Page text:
I feel like I should pray about it, but all I feel when I pray is a sense of empowerment to make my own decisions. Does a sense of empowerment mean God has given it to me? Or does it mean I am numb to God? My Pentecostal friends would say to use the spirit of discernment, but I really don't know what that is. This feels right. But lots of other things have felt right, like buying a mountain bike I've rarely used. I guess if I look back over my life, the big decisions were ones that I wanted to happen and found confirmation of God's involvement by the way they turned out. On the other hand, I truly don't think we can do things out of God's control, so maybe it doesn't matter what I do. If I want to do it, I will.

It's settled then. I'll waffle a little more and then decide to do it. Gooooo me!


We must rip out all the epilogues of books we've never read

I cut my finger today on some glass and as I was getting a bandaid I noticed that it pretty well matched my skin tone, which made me think: what would I do for a bandaid that matched if my skin wasn't a peach brown color? Clearly, most bandaids are designed for "white" people, which made me wonder about the history of the bandaid. So I did some research. Apparently, there were a couple of doctors (named Johnson and Johnson) and some guy in their company didn't like his wife bleeding when she cut her hand. Blah blah blah. From the pictures, they are clearly white people. But I imagine that the first bandaids where made of something even more white than their skin tone: medical tape. It wasn't until the 60s that they changed make-up to the vinyl surfaces we see today. When did they change color? Johnson and Johnson don't really advertise it, but I bet that no one really liked having a bright white bandage taped to their arm or head or knee where everyone could see it so they changed color as they learned who bought their products. Why peach? A greater percentage of peaches would have had access to the money that could be spent on a luxury like bandaids. No one before that time spent money on something that would make them scar less and their wounds to heal better. For that matter, I imagine that there was a lot of folklore that had to be dispelled first before they caught on for use by anyone (ie "air lets the wound breath," "scabs are helpful," etc.) Everyone just scarred a lot.

And who would be concerned about scars? Those who didn't do physical work. And who wasn't doing most of the physical labor in the 30s and 40s and 50s? Whites. Scars and wounds don't look so hot next to a new dress or fine derby hat. So there are cultural reasons scars are not desired, and I bet that those who dominated American culture in the 1930s to the 1950s were the ones who bought the bandaids. Which is fine. And I imagine that in the post-war boom of the 50s and through the second half of the century everyone started to get more bandaids, mostly because a slew of imitators pushed prices down (the same thing happened to kleenex).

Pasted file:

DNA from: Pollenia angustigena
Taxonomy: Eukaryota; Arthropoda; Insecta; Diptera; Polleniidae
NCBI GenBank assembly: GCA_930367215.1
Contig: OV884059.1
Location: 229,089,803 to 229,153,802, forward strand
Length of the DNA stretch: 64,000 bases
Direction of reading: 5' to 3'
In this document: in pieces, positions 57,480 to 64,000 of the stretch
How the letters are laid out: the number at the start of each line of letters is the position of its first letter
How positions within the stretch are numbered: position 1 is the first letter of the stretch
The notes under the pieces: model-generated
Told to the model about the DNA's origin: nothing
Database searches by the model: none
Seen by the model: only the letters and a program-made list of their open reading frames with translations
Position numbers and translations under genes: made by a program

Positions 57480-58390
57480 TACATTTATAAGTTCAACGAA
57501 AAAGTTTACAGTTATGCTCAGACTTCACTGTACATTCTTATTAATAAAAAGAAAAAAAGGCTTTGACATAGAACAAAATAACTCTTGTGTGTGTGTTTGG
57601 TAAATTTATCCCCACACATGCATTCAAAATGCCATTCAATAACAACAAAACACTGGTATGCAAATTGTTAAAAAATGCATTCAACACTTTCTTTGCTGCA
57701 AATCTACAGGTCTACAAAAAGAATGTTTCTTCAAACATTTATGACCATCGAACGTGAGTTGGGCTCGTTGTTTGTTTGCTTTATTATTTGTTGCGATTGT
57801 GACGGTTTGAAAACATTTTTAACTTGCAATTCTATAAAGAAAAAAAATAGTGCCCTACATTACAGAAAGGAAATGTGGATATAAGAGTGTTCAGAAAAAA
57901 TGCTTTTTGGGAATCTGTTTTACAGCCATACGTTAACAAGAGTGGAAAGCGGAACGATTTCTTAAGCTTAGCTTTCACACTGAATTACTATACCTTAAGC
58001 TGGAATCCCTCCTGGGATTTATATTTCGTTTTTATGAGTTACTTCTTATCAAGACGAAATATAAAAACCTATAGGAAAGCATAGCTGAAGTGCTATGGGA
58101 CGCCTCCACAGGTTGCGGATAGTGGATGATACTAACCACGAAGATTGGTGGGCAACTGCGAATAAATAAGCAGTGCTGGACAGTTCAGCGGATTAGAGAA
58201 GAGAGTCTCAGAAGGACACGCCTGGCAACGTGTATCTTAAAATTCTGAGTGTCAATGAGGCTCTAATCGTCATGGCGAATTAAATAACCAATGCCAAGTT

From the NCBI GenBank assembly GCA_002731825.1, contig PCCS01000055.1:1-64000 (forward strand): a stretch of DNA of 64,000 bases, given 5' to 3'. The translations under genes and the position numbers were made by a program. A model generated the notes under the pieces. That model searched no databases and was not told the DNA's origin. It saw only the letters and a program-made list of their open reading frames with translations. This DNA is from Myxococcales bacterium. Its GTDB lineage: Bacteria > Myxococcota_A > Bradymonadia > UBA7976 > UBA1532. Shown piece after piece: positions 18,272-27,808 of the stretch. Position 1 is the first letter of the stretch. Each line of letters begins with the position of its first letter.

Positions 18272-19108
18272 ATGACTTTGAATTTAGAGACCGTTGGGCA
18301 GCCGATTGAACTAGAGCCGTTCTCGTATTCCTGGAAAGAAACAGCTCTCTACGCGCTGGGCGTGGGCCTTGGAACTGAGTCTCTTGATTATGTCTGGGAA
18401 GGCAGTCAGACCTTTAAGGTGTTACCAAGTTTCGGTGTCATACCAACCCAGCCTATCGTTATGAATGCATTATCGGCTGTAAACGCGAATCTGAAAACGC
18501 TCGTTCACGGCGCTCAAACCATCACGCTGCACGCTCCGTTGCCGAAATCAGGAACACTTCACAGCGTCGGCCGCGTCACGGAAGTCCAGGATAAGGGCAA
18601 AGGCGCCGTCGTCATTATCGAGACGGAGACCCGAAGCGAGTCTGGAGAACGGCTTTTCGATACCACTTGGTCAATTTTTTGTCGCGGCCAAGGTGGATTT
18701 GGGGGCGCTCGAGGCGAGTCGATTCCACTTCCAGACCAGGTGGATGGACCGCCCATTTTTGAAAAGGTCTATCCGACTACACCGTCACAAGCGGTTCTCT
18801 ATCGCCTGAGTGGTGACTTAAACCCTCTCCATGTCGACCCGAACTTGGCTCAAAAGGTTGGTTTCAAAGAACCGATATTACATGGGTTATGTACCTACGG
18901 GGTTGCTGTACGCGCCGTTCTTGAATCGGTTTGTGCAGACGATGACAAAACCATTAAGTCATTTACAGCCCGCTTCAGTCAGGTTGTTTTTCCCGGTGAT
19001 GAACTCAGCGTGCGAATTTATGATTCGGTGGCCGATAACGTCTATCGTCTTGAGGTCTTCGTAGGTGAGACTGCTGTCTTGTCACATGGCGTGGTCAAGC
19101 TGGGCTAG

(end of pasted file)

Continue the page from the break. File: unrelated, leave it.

All that to say, the shade of my bandaid looks to be another indication that society is guided by the haves. Besides, bandaids have to be SOME color, it might as well be peach. The only downside is that if you are a non-peach, your wounds are a lot more evident.

Just a thought. Peace.


Jukebox hero

The writing is not going so well. I wrote once and stopped. But there it is. I still want to be an artist, and it was piqued the other day when I was driving. I was stopped at a stoplight and saw someone drive by. I mean, actually saw someone, as a whole person with a story who was traveling somewhere with a purpose. She was a little Asian lady in a maroon 4Runnner with glasses. But she was a person. And it made me feel closer to something.

Anyway, I think I might change my degree from christian ed to religion. It just sounds better and is about the same amount of work, and I think it's more applicable to a type of vocation I want later. Like teaching.

Time for more class. Peace to all.


These chicks don't even know the name of my band

I want to be an artist. It would be incredible to take words and put them onto paper and have them convey art to people. That would be neat. Two nights ago when we were driving around after DATH's show, I realized that I wanted to take a character through the sacred and profane and see how he emerged. I have my own ideas, but I just don't think that its pure enough without actually doing it. So I might start writing. Maybe I'll use this format; it seems less formal than an actual jaunt into the literary realm.

My artistic thought for the night:

When I'm walking on grass, I step on countless worms but I only feel guilty when I squish them on the sidewalk.

Peace to all. Here's a good blog to read, when it's updated: Emergent Latino